Michael Hanson (01:06):

And in fact, back in 2007, Joshua started his career at The University of Melbourne, Australia, close to where he grew up in Sydney. And I think you're going to pick up on that accent throughout the interview. Aside from all the books and accolades, I think you'll find professor Gans, not only a great mind, but a gregarious one as well. Something we could use a lot more of these days. This interview was conducted by phone, as Professor Gans was in Toronto at the time of the taping. And in fact, the first set of our podcast interviews were all conducted just before the COVID-19 pandemic gripped the world. And on that note, you may want to check out professor Gans’ newest, short, but thoughtful and very timely book, Economics In the age of COVID-19, published by the MIT Press, it's available on digital and audio. And I not only enjoyed it, but I couldn't help but be impressed by his ability to synthesize so much information so quickly and get it out to the public. So, without further ado, our conversation with professor Joshua Gans, enjoy.

Joshua, welcome to the podcast. You know, one question we always ask our guests is, why should investors be familiar with your work?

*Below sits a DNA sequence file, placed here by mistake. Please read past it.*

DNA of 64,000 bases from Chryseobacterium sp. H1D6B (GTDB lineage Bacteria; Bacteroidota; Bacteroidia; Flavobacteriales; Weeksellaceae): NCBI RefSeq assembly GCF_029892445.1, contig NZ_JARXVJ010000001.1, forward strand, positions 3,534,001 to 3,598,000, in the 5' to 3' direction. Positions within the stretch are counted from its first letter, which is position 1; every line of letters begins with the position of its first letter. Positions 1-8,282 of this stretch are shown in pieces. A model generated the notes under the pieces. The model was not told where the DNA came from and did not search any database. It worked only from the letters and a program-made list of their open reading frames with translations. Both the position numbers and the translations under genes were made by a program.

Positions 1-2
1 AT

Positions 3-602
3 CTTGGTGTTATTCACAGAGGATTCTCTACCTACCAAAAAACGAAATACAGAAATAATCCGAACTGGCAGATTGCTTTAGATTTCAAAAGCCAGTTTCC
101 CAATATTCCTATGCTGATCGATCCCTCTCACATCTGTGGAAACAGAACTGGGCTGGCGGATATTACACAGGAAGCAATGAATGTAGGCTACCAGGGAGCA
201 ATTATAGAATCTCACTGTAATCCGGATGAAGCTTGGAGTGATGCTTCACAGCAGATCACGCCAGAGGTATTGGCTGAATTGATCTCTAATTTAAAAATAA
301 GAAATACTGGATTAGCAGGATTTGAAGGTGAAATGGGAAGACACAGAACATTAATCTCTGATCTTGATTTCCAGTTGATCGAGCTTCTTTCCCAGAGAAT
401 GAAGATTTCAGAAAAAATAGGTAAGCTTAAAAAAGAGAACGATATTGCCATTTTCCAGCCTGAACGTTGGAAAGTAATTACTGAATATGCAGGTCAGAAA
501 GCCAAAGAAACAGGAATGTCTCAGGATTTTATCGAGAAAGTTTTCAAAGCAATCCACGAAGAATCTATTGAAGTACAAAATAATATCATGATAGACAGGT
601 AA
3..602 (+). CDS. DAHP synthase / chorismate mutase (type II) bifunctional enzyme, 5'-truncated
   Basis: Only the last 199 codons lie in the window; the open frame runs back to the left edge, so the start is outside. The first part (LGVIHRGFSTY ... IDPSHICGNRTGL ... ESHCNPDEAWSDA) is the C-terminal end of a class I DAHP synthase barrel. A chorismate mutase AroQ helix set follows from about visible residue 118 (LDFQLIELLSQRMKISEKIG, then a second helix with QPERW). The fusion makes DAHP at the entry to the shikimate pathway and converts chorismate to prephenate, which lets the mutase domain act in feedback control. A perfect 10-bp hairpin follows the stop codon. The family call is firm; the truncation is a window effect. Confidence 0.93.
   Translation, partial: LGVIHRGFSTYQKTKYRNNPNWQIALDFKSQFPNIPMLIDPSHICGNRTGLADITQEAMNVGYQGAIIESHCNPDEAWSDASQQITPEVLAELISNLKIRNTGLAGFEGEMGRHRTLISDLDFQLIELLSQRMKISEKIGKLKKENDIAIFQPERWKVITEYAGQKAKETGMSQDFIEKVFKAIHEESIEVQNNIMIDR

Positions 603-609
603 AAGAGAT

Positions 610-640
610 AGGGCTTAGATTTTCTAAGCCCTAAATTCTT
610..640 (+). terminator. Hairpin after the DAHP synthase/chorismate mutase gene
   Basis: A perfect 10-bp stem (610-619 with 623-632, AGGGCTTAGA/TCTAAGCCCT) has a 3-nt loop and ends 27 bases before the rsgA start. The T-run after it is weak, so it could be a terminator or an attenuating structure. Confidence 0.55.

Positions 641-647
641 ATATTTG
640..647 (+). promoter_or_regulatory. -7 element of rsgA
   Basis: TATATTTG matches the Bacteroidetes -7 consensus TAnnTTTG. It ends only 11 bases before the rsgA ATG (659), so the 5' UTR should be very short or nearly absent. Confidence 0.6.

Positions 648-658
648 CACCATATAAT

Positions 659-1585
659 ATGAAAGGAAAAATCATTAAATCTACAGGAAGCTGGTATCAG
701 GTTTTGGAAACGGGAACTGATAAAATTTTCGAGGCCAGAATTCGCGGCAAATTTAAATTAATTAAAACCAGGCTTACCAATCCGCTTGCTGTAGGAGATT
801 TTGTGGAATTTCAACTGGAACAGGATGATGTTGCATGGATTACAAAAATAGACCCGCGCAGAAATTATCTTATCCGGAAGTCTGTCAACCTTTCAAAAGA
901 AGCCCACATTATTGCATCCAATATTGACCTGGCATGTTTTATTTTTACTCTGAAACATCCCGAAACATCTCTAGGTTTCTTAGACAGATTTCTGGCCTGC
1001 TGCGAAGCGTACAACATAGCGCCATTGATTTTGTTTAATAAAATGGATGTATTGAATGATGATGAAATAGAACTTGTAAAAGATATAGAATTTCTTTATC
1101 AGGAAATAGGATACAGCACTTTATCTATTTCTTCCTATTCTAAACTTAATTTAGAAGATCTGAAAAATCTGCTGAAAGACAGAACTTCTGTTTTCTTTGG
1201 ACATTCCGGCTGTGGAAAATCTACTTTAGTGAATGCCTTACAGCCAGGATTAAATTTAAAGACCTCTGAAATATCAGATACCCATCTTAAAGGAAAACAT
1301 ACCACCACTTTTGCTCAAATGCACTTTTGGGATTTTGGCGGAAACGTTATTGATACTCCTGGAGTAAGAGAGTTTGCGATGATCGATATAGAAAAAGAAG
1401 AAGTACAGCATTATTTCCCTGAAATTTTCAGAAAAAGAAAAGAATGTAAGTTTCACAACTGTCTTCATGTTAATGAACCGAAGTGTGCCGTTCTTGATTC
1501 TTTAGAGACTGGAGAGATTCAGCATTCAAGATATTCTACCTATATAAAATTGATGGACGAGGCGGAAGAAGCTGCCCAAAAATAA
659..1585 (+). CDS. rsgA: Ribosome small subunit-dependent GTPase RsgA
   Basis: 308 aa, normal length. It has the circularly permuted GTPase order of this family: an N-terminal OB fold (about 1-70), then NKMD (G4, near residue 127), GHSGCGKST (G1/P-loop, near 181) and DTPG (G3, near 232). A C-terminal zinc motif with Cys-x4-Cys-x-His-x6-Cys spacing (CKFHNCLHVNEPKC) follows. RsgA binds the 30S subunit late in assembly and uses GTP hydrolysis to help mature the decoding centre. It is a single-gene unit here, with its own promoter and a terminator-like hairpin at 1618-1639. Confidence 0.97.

Joshua Gans (02:18):

In particular, we wanted to be able to think about and do what we did best as economists and business school professors. And think about how to explain and structure decisions with regard to, you know, is artificial intelligence relevant for your business. We spent a lot of time talking to economic historians about technological change, and whether something's a big radical technology or not, which helped to crystallize our thinking in terms of, what do you look for with something called artificial intelligence that can get some economic meaning. How do you translate what is quite technical into things that are relatable from an economic sense? And so that's why we eventually wrote the book.

Michael Hanson (03:00):

So tell us a little bit about yourself, you know, how did all of this begin?